October 4, 2019 at 11:51 am #316051AnonymousInactive
Hi there, lovely community! I’m looking for the strength and support to be kind. To be able to love through hurt, and not to retaliate. To give me the perspective to be compassionate and loving.
My partner and I have been seeing each other for about six months. It’s not very long, but we’re struggling. He can be quite anxious in the partnership, while I am naturally more avoidant. When we are together it’s warm, and lovely. Really lovely. Funny, caring. But we live an hour’s drive apart, both with ft jobs and commitments, and so time together can be hard to find. We manage at least once a week though, we try for twice.
I can manage with that frequency. I can hold the warmth and care, and feel happy with the relationship. But it hurts him. And when I need to do something else, or even just need some calm on my own, it triggers him. He’ll send an angry text that is part loving, part hurtful. He’ll tell me that the things I do aren’t good enough. He’ll be resentful of the things which he does. And I’m struggling.
I can see the hurt that is causing the anger. I simultaneously know that I am happier in my own company than most people I know, and that I don’t need as much contact to be loving within it as I think is ‘normal’.
This man is lovely. I care for him a lot. I’ve moved really far out of my comfort zone for us to be together – I’ve compromised (in a good way) on many of my ‘stuck’ ways. I know there’s more. But I’m tired. I’ve tried so hard, and yet I seem to trigger him every couple of weeks. And he, in turn, triggers me.
I know I could smooth the situation with a loving, kind and calm text. But I’m really hurting from this last blow out. Reaching that place of forgiveness for us is getting harder and harder.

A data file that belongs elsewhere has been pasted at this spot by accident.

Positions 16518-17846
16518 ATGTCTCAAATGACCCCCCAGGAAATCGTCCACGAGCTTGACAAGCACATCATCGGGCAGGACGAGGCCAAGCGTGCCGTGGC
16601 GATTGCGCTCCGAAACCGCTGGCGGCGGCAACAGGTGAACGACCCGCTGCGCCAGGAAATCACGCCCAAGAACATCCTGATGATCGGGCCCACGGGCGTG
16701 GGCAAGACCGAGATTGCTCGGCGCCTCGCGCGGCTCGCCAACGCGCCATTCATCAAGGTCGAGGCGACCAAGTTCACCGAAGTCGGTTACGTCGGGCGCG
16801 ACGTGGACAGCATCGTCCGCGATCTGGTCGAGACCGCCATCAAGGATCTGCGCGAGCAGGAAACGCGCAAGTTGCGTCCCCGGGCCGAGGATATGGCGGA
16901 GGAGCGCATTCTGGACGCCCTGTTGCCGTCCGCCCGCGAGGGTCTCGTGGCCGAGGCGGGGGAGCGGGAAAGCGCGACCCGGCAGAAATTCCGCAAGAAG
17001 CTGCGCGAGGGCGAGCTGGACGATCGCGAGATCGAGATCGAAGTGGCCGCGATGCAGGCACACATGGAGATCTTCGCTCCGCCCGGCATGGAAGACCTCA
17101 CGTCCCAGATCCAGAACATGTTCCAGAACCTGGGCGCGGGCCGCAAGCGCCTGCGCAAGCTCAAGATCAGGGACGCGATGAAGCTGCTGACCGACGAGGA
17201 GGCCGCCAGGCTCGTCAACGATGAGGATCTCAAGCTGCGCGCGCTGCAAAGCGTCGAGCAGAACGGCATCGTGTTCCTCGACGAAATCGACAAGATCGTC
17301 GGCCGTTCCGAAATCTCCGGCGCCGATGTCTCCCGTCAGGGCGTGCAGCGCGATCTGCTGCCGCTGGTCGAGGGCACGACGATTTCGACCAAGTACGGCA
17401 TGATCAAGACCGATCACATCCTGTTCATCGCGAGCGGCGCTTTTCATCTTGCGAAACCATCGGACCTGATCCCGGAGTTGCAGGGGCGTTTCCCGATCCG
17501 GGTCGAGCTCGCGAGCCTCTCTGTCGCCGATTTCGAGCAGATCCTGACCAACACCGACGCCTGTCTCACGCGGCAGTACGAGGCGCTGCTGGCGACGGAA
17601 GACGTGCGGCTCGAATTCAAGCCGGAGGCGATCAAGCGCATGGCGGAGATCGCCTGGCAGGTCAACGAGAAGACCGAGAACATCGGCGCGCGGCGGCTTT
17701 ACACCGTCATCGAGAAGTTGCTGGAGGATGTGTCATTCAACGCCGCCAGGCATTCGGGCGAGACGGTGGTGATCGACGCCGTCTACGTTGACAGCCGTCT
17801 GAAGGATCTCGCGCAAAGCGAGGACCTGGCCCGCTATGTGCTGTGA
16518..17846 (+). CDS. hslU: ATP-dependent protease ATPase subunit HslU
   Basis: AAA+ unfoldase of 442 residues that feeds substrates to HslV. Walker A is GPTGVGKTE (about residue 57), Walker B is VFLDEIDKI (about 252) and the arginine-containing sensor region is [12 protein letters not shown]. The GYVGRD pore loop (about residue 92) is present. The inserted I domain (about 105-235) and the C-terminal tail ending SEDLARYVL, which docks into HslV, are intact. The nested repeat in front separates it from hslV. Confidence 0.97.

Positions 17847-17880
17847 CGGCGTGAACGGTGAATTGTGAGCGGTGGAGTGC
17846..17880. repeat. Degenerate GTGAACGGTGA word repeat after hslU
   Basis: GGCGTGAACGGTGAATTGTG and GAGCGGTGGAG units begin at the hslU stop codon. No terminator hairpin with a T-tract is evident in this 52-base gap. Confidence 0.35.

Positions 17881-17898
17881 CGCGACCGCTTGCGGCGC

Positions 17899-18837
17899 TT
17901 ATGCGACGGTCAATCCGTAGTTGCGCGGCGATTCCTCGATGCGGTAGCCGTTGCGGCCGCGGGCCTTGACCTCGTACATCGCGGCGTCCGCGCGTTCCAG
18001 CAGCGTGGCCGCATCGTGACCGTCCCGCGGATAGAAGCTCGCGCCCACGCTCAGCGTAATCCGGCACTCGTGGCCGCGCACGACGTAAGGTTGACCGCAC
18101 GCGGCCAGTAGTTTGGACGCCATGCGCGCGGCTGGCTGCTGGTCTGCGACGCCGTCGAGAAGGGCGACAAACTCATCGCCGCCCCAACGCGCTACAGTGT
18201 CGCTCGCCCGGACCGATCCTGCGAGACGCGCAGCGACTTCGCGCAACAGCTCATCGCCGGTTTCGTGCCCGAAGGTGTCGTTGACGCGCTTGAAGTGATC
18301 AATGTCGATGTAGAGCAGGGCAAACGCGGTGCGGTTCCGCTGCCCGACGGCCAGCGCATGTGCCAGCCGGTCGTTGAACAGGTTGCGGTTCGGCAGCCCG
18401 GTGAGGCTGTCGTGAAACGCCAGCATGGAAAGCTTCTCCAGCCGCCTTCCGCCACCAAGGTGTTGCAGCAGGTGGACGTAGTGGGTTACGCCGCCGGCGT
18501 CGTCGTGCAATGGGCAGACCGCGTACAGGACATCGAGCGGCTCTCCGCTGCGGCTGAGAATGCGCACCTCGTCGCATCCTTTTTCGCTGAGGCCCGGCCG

At what point do we give up? At what point do we continue loving?
All sage advice and comments really welcomed, and needed! Thank you…October 4, 2019 at 1:17 pm #316069anitaParticipant
To understand better I ask: in this last blowout, what was his complained specifically: what did he say/ communicate to you?
anitaOctober 4, 2019 at 1:32 pm #316083MeganParticipant
Hi Bellamoon <3
I want to say, that when I started reading this I felt very connected, as I went through something very similar. I think there are a lot of questions that could be asked in order to better understand and discuss this but when it comes to other people’s triggers and loving someone, here is what I know and have experienced.
All of us have past baggage and traumas and pain, which translate to triggers. When what we do triggers someone else (usually unintentionally) it’s because it’s scratching their ego in some way. Something they haven’t healed yet from their past is hurting, and it’s coming through with irritation, anger, and frustration. In these situations, all we can do is listen to them, hear them, and let them know that we hear them and understand where they are coming from – acknowledging, honoring and validating their feelings is important. Even if we didn’t mean to hurt them, they feel hurt and that’s valid. Also, remember that when people react out of anger or frustration and they say hurtful things, this is a way coping by spreading the pain. When we feel pain, we should sit with it and feel it and then show it love and compassion and communicate it in a way that doesn’t, but this isn’t easy for most people. After showing compassion and love for how they feel, we can apologize that we made them feel that way, and then from a place of love and empathy, explain that we didn’t mean to make them feel that way. Someone who truly cares about you, won’t want to hurt you and say spiteful things, even if they are hurt. They’ll communicate it in a calm and understanding way. A lot of relationship anxiety boils down to the inability to trust. And even if we’ve never given someone a reason to distrust us, we also can’t MAKE them trust us, no matter what. It’s an internal processing decision that they have to make.